Can the west avoid repeating Japan’s lost decade?
Japan’s economic bubble burst twenty years ago. Since then the country suffered weak growth and what became known as, “the lost decade”. In recent weeks, a dominant question has been whether the US and European economies are to suffer the same fate? (Photo: Dr Gerard Lyons)
If anything, the immediate challenges in the West now are worse than they were in Japan when its bubble burst. The West faces little growth and low interest rates for the next few years. But then the West can rebound as, unlike Japan, it is more likely to face up to the need for supply side reforms, aimed at boosting productivity. It would require some monumental policy mistakes for the outcome to be exactly the same as Japan over the next decade. For the West the main message is to avoid deflation and boost demand.
WORSE FOR THE WEST
An ominous lesson for the West is that when bubbles burst economic pain cannot be avoided.
One aspect that might appear worse for the West now is that in Japan it took a while for the full extent of its problems to materialise. Whereas the West had its economic and financial crisis at the same time, Japan’s was spread over eight years! Japan’s bubble burst at the end of 1989. Yet from 1990 to 1997, employment rose, as firms expected growth to rebound and they were reluctant to lose skilled staff. Then Japan had its financial crisis. It was in the autumn of 1998 when Yamaichi Securities collapsed, then the biggest corporate failure in history.
Perhaps the West may display a greater sense of urgency. Japan was the world’s second largest economy and enjoyed high living standards. That, if anything, lessened the sense of urgency for Japan to take radical action. Japan’s lack of political debate didn’t help. Socially it could handle slow growth, as income disparities were not huge. Some aspects of this were seen this year in how it handled the aftermath of the tsunami. That social cohesion is in contrast to the US and some parts of Europe now.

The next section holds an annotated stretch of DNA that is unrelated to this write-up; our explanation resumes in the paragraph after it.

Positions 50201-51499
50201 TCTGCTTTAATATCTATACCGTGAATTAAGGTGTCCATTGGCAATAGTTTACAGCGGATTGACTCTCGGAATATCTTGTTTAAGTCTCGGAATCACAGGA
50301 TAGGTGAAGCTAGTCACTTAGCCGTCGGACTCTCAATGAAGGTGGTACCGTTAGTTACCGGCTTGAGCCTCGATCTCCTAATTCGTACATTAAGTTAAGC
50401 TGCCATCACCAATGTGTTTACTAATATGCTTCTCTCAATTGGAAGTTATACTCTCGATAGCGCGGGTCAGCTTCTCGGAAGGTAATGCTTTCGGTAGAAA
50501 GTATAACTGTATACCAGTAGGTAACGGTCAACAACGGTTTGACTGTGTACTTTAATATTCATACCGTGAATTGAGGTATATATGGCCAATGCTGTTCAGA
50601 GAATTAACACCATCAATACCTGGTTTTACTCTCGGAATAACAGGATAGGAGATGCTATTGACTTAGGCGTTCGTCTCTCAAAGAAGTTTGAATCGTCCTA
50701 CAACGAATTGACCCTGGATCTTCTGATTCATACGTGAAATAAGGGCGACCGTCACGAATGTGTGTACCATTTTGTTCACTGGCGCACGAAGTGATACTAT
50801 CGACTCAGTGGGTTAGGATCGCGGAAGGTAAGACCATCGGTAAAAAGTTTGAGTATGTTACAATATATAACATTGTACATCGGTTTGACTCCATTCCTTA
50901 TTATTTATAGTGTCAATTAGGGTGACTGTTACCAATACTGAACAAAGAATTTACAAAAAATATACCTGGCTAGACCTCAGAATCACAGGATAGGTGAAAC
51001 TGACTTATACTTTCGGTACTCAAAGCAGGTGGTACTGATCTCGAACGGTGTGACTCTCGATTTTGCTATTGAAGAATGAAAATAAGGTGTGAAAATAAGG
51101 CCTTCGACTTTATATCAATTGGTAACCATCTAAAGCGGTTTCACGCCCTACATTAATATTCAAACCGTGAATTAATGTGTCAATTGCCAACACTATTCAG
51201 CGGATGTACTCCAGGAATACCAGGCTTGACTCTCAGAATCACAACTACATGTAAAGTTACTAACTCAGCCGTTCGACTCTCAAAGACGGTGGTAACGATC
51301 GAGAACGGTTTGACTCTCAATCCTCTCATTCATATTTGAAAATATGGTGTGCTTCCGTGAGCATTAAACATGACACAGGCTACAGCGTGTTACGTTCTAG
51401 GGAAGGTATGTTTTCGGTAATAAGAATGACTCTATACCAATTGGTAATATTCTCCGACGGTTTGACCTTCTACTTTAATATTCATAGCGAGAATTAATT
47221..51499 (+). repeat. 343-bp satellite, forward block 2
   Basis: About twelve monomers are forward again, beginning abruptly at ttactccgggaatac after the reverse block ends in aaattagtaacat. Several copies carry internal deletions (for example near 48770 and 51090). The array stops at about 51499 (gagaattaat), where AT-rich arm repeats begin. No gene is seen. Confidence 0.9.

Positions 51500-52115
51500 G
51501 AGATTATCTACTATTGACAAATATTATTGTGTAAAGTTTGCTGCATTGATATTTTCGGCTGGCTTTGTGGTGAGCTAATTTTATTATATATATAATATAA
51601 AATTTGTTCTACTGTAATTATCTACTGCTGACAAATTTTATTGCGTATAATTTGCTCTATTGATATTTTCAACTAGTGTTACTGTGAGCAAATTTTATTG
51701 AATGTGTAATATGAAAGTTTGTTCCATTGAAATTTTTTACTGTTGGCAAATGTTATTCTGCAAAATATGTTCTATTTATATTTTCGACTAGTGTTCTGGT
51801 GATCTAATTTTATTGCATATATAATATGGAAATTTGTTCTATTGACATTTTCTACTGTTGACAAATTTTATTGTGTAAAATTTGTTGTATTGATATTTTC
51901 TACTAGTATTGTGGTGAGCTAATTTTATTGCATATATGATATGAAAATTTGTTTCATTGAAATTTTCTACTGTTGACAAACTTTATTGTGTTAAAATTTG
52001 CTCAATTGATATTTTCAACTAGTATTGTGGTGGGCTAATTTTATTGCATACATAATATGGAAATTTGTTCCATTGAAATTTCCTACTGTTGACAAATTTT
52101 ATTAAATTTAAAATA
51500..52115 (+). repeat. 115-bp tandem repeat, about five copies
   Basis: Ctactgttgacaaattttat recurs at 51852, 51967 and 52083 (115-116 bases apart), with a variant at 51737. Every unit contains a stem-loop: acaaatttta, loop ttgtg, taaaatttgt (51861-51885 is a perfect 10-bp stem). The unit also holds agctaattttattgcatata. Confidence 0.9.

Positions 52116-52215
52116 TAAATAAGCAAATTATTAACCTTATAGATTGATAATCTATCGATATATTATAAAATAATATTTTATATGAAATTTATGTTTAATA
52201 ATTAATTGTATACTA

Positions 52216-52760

In the early 1990’s I wrote that Japan faced the four immediate D’s: debt, deflation, deindustrialisation and deregulation. And that it faced a longer-term challenge, demographics, with its ageing population. Understand these and you will see there are similarities and differences with the West.
Japan’s debt problem was different to the West. Japan ran current account surpluses and was able to fund its debt easily, at home. The US or the Periphery of Europe do not have that luxury, and have had to face up to problems sooner than Japan ever did.
Japan also was a country where people were large savers when its bubble burst. Thus people were able dip into their savings. In contrast, the countries in the West that are in trouble now have high personal debt. That makes the economic pain now in the West worse.
Deflation was Japan’s biggest problem. Its stock market is still a fraction of its 1989 peak. Land prices peaked in 1991 and took until 2006 to stop falling, and this added to collateral and bad loan problems for Japan’s banks. As consumer prices fell, people delayed spending. The West must avoid the deflation trap, particularly given how high debt is.